Image via Nordic Fashion Association.
Scandinavia has brought many beautiful fashion trends to the world, like the colorful creations of Marimekko or those bold, beautiful Nordic prints that show up on tights, sweaters and everything cozy in the fall. Their greatest contribution to fashion is currently in the making, a regional collaboration between Nordic countries aiming to improve sustainable fashion design, consumption and production in their region and worldwide!
The report, Mapping Sustainable Textile Initiatives is a hefty 233 pages, however the Summary is a great overview, which includes:
1. Replace Fast Fashion
The key to achieving an environmentally significant effect is to reduce the amount of textiles in circulation by replacing cheap, poorly-made, disposable clothes with quality clothes designed to last. This will reduce the overall production of waste and the use of chemicals.
The Madison LBD by Ethos is a quality, organic cotton staple that will stay in style for many years to come.
2. Reduce Resource Input
The perspective is all about reducing inputs in textiles value chain. This includes various forms of circulatory thinking, material efficiency, as well as commercial forms of recycling and waste management.
The Passionflower Zip Hoody by Lur is made from a blend of recycled polyester from plastic bottles and recycled cotton scraps, making a new, 100% recycled fiber.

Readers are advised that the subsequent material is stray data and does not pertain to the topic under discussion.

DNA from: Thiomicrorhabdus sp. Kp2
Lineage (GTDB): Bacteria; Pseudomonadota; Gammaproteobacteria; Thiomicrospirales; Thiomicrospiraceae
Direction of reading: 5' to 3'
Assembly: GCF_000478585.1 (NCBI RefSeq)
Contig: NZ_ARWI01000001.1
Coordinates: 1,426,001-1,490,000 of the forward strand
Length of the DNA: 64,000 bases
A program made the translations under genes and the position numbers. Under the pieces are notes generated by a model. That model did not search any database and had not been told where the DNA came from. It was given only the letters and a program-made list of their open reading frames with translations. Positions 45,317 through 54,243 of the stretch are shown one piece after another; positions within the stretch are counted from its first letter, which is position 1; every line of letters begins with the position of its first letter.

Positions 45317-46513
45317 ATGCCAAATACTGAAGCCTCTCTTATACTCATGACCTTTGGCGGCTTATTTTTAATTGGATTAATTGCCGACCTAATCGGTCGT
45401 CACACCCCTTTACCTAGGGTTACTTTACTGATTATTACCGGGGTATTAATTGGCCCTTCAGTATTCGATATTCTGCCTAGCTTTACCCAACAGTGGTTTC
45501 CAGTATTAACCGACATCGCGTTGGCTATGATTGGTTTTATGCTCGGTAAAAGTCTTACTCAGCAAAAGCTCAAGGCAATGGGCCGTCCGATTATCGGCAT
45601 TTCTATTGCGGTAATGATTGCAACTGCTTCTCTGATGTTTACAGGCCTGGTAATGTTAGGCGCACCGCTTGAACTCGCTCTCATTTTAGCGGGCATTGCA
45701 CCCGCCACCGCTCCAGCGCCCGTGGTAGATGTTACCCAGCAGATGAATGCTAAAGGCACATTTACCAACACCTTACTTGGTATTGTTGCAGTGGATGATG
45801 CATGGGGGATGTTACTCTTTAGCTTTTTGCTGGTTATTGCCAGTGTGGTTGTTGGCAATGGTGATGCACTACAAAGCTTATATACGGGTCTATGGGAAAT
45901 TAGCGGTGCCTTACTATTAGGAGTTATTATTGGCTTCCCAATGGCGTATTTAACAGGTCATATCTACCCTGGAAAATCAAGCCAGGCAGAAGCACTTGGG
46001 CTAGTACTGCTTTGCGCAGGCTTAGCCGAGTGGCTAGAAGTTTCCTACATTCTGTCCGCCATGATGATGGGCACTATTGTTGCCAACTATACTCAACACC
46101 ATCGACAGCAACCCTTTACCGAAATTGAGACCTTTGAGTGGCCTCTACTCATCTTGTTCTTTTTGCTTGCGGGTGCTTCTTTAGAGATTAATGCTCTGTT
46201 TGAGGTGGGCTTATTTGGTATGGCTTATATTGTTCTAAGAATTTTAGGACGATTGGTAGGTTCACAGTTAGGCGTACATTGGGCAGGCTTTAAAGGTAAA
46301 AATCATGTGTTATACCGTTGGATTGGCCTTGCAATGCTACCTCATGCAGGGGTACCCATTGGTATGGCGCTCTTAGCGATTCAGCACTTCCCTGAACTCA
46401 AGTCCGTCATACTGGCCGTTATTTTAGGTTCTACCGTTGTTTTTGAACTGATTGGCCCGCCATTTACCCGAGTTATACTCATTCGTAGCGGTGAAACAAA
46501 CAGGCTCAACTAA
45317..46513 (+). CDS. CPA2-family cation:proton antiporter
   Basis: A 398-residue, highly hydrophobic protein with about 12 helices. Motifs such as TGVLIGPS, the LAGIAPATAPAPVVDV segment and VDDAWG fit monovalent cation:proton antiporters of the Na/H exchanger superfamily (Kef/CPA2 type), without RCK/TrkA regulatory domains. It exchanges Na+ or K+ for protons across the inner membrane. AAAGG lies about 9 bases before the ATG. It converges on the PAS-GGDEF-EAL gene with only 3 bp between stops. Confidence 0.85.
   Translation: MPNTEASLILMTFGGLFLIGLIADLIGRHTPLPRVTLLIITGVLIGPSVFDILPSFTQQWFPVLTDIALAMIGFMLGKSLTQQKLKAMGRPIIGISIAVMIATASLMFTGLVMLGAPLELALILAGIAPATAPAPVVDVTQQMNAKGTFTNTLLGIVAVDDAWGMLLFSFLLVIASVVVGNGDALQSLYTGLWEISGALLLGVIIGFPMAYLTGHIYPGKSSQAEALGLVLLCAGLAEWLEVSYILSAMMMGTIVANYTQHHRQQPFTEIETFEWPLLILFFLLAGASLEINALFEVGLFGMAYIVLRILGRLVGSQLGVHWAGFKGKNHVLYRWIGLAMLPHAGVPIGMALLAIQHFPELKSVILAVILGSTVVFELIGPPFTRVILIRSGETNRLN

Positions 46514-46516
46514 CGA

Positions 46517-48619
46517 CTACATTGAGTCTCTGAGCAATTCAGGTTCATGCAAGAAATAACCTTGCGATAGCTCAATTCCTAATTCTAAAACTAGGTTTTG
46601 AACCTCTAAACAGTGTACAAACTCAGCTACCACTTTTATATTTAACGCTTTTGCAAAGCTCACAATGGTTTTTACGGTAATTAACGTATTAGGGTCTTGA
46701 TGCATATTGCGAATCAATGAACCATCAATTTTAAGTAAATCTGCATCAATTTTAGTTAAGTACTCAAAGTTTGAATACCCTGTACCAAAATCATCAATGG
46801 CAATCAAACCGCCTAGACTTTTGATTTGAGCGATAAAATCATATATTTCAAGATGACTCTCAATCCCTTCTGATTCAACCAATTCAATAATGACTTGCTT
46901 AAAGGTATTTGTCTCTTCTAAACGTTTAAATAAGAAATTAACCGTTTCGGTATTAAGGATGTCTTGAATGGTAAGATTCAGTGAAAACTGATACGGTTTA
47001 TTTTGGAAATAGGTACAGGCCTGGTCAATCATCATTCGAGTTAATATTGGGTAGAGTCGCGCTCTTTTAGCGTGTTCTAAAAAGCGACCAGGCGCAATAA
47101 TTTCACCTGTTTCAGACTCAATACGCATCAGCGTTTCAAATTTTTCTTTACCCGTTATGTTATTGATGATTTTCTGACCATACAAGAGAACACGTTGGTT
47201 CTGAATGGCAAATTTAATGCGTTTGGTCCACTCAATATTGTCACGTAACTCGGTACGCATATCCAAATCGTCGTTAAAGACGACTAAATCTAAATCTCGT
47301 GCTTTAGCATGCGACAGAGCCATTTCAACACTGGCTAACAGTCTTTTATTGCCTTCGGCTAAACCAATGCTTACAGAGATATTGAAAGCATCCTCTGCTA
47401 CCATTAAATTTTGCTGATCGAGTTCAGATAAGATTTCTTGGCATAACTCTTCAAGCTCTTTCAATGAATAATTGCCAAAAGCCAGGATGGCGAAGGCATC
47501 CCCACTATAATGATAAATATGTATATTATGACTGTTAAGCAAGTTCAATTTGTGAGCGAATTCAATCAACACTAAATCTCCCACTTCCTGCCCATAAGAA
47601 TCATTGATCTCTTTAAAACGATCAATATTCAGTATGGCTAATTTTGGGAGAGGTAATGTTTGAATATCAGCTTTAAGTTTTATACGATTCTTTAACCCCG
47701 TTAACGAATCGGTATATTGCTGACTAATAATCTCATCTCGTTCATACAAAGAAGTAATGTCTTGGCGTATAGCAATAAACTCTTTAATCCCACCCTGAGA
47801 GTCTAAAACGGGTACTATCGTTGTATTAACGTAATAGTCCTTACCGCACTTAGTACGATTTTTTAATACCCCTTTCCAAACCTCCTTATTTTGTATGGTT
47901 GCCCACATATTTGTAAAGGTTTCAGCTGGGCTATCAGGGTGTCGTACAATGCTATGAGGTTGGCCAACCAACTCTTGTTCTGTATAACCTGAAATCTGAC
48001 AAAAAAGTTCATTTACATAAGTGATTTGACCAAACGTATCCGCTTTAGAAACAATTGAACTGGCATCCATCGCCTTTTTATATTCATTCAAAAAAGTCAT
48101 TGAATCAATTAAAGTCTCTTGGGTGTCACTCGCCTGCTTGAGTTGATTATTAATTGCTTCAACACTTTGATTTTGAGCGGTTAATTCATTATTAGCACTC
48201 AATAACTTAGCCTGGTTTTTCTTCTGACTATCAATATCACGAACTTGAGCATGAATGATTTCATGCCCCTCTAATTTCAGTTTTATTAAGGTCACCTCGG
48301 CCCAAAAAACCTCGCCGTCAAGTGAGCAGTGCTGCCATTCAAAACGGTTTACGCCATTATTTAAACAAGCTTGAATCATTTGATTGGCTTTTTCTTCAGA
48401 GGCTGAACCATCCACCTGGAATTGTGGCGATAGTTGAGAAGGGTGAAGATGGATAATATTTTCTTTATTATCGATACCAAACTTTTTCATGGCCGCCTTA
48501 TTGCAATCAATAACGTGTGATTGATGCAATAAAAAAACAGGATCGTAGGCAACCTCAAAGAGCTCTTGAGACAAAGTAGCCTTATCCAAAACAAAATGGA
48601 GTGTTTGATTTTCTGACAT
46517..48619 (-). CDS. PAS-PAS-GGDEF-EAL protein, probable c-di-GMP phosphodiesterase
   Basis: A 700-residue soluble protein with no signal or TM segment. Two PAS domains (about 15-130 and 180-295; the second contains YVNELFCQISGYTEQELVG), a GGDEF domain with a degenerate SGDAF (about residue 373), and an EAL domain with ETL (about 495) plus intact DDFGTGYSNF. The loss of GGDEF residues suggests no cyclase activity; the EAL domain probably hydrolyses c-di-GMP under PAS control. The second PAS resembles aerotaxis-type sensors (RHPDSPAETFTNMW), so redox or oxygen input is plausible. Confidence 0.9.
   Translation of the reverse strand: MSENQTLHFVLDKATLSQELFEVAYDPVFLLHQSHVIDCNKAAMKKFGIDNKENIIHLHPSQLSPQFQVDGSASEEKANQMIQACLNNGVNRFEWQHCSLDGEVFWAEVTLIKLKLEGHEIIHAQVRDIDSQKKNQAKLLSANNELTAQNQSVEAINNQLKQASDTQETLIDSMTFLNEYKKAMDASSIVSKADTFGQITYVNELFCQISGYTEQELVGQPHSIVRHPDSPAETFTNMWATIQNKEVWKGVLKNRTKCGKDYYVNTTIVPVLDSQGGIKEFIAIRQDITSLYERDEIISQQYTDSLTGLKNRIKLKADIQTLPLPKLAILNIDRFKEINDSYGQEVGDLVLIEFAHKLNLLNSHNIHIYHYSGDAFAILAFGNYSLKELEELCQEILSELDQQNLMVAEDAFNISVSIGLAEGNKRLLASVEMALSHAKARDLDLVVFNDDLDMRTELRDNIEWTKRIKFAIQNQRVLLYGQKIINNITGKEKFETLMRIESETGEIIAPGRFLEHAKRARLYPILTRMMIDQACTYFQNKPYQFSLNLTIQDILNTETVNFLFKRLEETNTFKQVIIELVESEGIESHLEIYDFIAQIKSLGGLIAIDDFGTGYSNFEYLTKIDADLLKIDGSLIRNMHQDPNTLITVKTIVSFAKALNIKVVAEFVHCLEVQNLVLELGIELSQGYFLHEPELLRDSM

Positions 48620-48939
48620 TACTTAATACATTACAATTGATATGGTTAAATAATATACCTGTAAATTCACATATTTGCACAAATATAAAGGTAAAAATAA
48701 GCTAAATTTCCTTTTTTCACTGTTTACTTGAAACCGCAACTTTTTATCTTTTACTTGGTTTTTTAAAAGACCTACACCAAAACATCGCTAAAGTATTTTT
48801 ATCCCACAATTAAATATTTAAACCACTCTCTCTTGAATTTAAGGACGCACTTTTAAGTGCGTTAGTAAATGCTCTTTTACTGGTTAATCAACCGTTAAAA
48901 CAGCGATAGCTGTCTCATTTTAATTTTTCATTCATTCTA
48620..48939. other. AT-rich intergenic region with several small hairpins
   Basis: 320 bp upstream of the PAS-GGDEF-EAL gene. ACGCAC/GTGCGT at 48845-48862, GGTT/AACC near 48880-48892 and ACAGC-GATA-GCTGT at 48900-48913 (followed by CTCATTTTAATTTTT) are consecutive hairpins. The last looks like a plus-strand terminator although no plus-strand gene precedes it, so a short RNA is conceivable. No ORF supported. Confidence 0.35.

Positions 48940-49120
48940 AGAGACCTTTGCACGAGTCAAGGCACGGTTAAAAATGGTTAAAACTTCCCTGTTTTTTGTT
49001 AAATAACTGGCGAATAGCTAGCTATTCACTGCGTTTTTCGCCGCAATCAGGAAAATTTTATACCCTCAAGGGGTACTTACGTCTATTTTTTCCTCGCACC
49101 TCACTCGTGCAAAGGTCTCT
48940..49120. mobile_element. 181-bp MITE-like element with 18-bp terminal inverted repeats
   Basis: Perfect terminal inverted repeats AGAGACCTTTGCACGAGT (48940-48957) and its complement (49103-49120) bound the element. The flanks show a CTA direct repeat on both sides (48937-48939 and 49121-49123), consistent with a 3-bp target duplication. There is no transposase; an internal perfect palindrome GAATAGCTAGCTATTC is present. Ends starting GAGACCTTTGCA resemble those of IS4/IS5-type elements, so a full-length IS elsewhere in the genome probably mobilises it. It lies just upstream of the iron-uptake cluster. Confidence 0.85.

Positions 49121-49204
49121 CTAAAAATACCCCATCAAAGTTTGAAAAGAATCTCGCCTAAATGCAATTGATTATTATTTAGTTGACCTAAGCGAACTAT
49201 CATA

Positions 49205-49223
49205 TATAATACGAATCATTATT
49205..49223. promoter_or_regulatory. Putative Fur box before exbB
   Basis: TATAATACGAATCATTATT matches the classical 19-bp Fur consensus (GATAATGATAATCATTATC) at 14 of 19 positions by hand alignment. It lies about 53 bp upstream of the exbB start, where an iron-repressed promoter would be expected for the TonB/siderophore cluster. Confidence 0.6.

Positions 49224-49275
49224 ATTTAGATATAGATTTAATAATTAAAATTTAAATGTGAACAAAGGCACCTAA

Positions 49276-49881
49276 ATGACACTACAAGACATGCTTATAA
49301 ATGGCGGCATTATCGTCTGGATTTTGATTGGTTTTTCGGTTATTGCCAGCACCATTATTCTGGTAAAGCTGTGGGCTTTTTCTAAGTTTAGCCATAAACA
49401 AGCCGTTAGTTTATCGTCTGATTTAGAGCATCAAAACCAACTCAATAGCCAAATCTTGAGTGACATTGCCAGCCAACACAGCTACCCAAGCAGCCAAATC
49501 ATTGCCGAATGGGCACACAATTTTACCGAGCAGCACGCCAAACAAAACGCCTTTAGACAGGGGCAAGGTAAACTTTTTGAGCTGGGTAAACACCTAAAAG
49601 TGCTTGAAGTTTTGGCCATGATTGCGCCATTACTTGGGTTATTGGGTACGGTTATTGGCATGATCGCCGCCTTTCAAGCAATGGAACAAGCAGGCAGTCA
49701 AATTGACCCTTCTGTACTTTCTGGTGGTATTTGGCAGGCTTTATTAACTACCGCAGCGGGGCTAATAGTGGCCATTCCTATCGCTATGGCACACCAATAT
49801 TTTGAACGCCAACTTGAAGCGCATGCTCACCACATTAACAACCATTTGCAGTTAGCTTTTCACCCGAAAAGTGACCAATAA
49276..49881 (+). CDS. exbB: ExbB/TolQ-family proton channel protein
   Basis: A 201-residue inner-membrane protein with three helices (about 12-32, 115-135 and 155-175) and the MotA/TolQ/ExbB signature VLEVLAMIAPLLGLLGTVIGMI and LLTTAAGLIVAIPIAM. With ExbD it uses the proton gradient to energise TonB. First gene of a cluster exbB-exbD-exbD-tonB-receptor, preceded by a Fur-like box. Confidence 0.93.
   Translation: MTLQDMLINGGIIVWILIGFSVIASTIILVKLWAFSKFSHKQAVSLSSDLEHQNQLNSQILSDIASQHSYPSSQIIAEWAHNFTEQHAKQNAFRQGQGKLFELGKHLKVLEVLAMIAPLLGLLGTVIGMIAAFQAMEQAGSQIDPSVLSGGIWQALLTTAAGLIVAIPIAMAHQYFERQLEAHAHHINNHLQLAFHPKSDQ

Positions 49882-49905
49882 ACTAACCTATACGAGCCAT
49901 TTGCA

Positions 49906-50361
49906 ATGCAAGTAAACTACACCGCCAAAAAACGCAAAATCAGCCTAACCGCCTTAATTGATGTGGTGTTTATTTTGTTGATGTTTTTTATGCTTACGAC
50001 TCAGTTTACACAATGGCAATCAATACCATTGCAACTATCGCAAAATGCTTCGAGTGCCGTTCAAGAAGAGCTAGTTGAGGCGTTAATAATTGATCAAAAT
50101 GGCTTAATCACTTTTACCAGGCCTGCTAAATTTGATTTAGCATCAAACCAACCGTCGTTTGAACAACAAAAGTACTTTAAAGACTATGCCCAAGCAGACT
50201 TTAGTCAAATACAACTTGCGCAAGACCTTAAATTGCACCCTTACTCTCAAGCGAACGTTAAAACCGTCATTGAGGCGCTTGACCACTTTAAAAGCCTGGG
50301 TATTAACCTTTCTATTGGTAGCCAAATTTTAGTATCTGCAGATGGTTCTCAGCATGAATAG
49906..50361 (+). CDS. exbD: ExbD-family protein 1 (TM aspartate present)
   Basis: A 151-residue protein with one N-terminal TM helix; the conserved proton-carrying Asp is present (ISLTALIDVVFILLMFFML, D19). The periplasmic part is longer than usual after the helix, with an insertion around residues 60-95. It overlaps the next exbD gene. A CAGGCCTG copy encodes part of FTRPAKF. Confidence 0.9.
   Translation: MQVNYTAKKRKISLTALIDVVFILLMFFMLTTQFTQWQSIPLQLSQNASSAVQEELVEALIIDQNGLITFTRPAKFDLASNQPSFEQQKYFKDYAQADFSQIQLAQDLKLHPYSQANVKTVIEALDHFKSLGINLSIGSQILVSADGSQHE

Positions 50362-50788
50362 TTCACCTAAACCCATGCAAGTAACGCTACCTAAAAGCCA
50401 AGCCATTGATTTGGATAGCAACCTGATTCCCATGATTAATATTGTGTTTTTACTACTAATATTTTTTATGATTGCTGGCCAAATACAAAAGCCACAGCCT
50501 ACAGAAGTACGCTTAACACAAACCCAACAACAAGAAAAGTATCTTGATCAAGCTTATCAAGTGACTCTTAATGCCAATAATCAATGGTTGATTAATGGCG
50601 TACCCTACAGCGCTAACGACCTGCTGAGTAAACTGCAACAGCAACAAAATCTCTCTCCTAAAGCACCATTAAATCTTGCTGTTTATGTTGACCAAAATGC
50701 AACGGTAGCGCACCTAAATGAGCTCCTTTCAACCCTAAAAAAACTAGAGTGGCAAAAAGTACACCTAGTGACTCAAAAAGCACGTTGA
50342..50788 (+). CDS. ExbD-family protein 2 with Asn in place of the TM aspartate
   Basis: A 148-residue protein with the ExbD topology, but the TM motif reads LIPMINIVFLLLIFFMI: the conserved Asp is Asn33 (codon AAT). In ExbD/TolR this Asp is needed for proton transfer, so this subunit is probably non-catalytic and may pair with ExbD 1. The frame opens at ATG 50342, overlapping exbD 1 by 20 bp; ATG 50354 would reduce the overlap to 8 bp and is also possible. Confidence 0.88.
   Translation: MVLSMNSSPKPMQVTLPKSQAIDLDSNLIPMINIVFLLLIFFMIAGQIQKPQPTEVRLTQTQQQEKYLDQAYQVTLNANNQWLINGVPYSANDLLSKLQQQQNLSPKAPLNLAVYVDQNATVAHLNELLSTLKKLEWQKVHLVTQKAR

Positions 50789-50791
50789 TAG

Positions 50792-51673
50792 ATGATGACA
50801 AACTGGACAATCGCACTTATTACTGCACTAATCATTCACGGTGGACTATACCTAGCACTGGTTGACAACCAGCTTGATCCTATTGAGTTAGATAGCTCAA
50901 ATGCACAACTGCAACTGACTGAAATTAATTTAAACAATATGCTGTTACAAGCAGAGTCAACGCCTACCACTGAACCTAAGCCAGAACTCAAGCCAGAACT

3. Redirect Global vs Local
Locally produced textiles, with emphasis on ingredients, traditions, uniqueness and innovation, is a new and positive measure that can easily get attention outside environmentally conscious circles. A greater appreciation for good ingredients, and why quality costs, are required to compete with “fast fashion” and shift towards lasting value. Local production has the potential to create green growth and jobs in the region.
The Yacht Pullover by Earth Creations is made in the USA and dyed with natural local clay and other non-toxic dyes.
4. Rethink for Whom
Nordic countries are at their best an example of inclusive and democratic societies. The fashion industry however, has marketed itself towards the young and thin. An ethical approach to fashion encompasses not only how clothing is produced, but also who they are produced for and how clothing affects the ability for self-expression and participation in an open society.
The Cotton-Cashmere Cape by Echo Verde has a beautiful drape that's flattering on all body types and popular with women of all ages.